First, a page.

Collections of stuffed animals and birds from the forests surrounding the cities of Mereneshtsky and Gerbovetsky are widely presented in the Department of Nature. A collection of fish from Dniester, rare samples of paleontological discoveries and minerals are included in the exhibitions "The Landscape of the Dniester River Plain", the biogroup "Roe deer", etc. The exposition acquaints visitors visually with animals, flora, landscapes in the vicinity of Bendery, and also with environmental problems and protective actions that have been undertaken.
Svetlana Fedorovna Tishchenko, who has worked in a museum over 15 years, was the creator of the Department of Nature.
Join us now on a walk through the Nature Departments' halls which will reveal the creative work of many artists.At a display in the first hall pay attention to the physical map of Moldova, displaying an arrangement of the city on the right bank of the Dniester River. Along the picturesque landscape of the old river one of the most ancient cities of the country has developed. It has been occupied since ancient times by inhabitants of various ethnicities. Today the city's population is about 100,000.
In the 18th century early Moldavian ruler, scientist, researcher, and educator Dumitru Cantemir published one of the first regional geographic books: The Description of Moldavia. This book can be seen in a display window.
It is pleasing to note that the author of a remarkable scientific book about our corner of the world, Bessarabia. The country - People - the Economy (1918) is a native of Bendery. Lev Semenovich Berg (Leo Berg) is a famous expert on the natural environment of Moldova, an outstanding Russian and Soviet geographer and biologist, an academician of the Academy of Sciences of the USSR, and the honorable president of the Geographical Society of the USSR. His books on ichthyology, limnology, and climate are especially well-known. This scientist has contributed to evolutionary theory, having created the theory of monogenesis.
This section includes two photos, a bust, and the book on Bessarabia.
Our city has given to the world two more scientists-academicians. One of them is Konstantin Kaetanovich Gedroyts, a Soviet soil scientist and agro chemist, and president of the International Association of Soil Scientists. The other is Evgeny Konstantinovich Fedorov, a Soviet geophysicist, state and public figure, the main scientific secretary of the Presidium of Academy of Sciences of the USSR, the scientific employee of drifting station Northern Pole-1, twice the winner of the State Award of the USSR, the chairman of Antifascist Committee of the Soviet Youth, a member of the Pagush Committee, and the vice president of the World Meteorological Organization. These names generate special pride in Bendery citizens. Photos of these scientists, proceedings, and unique personal items will certainly draw the attention of visitors.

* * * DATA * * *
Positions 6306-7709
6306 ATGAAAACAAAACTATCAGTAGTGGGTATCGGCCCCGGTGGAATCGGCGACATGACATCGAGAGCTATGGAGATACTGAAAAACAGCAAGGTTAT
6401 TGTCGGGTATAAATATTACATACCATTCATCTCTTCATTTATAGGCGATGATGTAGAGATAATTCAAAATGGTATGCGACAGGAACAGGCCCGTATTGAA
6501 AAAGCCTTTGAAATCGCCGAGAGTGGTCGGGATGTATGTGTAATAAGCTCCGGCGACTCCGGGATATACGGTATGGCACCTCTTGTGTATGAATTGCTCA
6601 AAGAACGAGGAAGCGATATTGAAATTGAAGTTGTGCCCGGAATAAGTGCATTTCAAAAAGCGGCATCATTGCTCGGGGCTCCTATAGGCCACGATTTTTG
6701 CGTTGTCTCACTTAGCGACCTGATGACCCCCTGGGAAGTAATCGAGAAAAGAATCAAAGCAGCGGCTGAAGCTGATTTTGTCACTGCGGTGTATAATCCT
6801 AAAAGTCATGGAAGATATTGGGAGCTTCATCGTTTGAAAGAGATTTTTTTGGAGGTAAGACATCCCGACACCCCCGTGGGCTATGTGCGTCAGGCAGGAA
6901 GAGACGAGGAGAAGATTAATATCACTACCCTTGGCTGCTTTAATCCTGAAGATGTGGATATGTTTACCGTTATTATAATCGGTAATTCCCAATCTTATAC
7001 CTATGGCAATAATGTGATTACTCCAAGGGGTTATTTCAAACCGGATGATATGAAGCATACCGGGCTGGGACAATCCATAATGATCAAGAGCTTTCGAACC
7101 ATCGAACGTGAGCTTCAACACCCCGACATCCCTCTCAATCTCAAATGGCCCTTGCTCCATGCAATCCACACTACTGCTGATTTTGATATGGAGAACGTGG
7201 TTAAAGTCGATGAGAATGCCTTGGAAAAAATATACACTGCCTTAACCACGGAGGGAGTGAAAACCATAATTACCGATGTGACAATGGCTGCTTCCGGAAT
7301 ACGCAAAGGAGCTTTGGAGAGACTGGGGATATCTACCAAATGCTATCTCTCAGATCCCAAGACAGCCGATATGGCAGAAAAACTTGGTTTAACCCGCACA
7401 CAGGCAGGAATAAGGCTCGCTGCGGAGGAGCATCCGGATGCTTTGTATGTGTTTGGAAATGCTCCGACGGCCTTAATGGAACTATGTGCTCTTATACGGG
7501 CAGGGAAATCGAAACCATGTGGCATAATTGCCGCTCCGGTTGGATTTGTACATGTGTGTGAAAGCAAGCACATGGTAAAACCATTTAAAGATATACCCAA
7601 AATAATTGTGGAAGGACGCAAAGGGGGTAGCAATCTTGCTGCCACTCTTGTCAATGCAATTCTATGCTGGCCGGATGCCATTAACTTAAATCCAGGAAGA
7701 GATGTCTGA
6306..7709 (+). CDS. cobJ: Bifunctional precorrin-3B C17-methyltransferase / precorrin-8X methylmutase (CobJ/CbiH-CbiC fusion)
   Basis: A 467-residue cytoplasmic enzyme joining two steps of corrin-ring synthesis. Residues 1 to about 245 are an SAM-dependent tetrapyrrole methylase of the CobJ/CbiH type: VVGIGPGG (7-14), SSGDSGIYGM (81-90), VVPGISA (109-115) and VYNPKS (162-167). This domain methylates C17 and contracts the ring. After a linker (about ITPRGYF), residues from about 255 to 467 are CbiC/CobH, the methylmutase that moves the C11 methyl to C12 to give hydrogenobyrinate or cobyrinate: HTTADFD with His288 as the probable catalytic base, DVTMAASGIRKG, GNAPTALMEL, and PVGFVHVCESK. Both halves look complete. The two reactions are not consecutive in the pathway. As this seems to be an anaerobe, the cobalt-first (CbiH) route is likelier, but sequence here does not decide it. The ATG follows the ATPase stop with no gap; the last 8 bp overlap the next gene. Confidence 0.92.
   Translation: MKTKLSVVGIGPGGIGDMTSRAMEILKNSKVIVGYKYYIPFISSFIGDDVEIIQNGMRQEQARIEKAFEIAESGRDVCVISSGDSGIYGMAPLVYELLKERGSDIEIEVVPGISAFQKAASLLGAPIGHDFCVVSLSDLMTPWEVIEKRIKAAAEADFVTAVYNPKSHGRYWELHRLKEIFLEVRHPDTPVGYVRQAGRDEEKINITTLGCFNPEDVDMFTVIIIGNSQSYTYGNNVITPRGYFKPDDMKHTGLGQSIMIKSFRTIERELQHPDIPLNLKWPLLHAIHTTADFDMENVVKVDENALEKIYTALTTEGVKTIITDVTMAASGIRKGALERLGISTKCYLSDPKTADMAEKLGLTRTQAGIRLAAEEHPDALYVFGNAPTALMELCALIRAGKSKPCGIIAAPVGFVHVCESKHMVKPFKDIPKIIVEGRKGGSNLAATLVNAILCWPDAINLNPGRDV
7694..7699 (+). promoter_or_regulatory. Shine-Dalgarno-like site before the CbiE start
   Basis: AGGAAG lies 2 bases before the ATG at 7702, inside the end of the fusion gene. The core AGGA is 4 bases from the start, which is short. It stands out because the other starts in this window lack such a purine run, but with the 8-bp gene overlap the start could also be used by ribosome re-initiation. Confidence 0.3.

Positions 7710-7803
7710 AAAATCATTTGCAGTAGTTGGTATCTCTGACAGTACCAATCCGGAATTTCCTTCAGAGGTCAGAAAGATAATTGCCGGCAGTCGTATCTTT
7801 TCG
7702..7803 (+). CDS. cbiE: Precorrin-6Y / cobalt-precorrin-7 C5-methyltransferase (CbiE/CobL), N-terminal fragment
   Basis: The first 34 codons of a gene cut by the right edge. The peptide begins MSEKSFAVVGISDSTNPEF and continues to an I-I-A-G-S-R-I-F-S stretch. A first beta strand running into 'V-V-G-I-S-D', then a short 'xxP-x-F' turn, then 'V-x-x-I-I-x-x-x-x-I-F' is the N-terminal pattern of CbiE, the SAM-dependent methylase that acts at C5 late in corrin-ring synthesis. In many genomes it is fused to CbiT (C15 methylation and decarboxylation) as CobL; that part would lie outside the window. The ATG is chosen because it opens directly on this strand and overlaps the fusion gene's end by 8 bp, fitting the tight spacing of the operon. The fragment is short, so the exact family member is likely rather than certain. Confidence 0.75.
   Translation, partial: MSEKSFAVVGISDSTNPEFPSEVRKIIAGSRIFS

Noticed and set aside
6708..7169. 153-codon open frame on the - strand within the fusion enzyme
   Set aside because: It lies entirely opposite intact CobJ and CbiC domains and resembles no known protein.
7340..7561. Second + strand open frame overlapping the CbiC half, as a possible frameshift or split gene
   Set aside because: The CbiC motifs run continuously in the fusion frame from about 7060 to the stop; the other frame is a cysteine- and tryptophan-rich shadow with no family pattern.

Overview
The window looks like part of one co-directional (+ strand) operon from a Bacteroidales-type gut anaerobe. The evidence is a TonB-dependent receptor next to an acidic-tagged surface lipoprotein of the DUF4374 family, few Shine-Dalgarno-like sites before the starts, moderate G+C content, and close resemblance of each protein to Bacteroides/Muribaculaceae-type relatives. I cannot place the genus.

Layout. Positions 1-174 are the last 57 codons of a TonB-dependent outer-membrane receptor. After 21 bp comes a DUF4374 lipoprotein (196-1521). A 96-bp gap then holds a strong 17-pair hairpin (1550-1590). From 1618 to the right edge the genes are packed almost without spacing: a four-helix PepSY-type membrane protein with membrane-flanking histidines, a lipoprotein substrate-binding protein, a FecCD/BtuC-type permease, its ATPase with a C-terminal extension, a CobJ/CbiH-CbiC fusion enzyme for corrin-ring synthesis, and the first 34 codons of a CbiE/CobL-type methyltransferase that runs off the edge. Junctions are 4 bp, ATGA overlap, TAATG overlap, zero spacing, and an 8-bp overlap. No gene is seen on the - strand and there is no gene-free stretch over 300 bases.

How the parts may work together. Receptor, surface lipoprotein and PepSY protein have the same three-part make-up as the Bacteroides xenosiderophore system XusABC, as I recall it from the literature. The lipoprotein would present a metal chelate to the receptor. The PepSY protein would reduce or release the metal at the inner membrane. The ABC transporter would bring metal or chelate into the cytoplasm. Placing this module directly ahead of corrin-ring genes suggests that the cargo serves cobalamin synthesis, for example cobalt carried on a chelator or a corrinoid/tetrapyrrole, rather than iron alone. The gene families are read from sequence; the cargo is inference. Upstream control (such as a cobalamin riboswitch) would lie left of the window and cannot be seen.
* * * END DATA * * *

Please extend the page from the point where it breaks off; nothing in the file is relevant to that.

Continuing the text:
Nature has generously created places near the city with minerals to produce buildings of character and mission. Limestone, gravel, sand, sandstone, and clay, are among the raw materials available for construction. Many of these minerals are extracted at the Varnitsky open-cast mine. Samples of some construction materials are presented in this section.
Paleontological finds interesting to the scientific community are connected with the Varnitsky open-cast mine. These are bones of a mammoth, an elephant, a rhinoceros, a bison, an elk, and other animals that lived here many years ago.
Wildlife management of the environment surrounding us is part of a global problem which does not exclude the inhabitants of Bendery. Emissions of poison gases by industrial enterprises and motor vehicles represent a health hazard. The quality of water in the Dniester River has decreased to dangerous levels. Today the river is a potential source of infectious diseases and epidemics. Corrective steps, directed to improve the environment, are shown in the first hall through documents and photos and with a breadboard model of city treatment facilities.
A positive effect on the environment is achieved through planting in the city and surrounding area a wide variety of plants. NGOs of the city and the region play an active role in this activity helping to raise public awareness of environmental issues.
In large display windows there on display numerous mammals and birds living in Moldavian woods, parks, squares, gardens, and court yards.